Johnson Matthey's dedicated page to chemistry's most iconic and recognised tool.
the year the table was first published
the number of known elements in 1869
elements in the periodic table today
Back in 2017, the UN General Assembly announced that 2019 would be the International Year of the Periodic Table (IYPT), celebrating 150 years since Russian scientist Dmitri Ivanovich Mendeleev published his periodic table in 1869. The table is regarded as one of the greatest scientific findings and the most significant reference for chemists.
At Johnson Matthey, chemistry is at the heart of what we do. Throughout the years, our scientists have used the periodic table to understand the inter-relationships of elements, help promote sustainable development and solve some of the world's biggest challenges.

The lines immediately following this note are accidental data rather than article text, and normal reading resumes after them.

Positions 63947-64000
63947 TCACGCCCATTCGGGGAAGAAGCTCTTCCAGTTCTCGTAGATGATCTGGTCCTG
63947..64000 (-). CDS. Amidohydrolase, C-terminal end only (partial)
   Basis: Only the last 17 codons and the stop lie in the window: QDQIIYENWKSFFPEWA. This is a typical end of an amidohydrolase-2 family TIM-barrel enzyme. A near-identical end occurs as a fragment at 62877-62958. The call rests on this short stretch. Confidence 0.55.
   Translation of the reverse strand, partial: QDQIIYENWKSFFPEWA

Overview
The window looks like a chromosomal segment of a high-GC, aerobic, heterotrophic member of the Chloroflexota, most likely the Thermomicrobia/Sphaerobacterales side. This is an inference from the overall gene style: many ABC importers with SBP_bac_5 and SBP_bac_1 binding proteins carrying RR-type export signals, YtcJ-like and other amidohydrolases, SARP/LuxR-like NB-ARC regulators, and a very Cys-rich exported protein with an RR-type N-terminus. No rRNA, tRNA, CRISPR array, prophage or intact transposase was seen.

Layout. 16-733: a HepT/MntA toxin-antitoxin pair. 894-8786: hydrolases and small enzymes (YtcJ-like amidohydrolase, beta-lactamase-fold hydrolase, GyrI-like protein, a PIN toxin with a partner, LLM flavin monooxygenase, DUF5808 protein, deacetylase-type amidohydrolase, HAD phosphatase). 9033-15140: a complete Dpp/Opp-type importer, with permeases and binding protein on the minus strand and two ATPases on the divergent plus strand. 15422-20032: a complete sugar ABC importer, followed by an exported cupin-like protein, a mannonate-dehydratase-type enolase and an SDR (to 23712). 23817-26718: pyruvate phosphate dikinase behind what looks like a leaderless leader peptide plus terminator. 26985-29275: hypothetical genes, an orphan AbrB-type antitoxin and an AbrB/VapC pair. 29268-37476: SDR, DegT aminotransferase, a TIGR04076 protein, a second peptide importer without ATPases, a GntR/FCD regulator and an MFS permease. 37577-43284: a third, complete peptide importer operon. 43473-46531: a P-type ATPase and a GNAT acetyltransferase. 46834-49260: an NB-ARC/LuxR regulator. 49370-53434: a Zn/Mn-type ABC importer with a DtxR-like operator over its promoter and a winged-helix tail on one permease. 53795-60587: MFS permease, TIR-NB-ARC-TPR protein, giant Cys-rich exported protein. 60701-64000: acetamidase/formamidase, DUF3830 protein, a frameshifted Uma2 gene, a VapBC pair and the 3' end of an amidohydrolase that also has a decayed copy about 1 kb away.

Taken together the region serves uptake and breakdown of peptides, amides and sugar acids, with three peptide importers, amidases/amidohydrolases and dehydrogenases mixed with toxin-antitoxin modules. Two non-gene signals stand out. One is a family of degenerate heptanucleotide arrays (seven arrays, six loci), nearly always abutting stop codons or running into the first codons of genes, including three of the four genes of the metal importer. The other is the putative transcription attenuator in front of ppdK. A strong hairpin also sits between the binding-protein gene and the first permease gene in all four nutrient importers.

Below you can read more about our history and connection with the periodic table, and delve into our other related content, as we pay homage to Mendeleev's greatest achievement.
Creating our human periodic table
To mark our affiliation with chemistry's most iconic image in true JM style, our finalists at our global awards ceremony in January teamed up to create our very own human periodic table. Gathering nearly 150 of our finalists at the back of Hintze Hall, the spectacular space at London's Natural History Museum, home to Hope the whale, we asked our finalists to hold up tiles as we snapped the memorable image from the balcony above.
Check out our time-lapse video from our global awards ceremony below. Did you see our finalists leaving their tables to create our human periodic table?
JM Awards at London's Natural History Museum
Watch the spectacular Hintze Hall light up for our annual awards ceremony.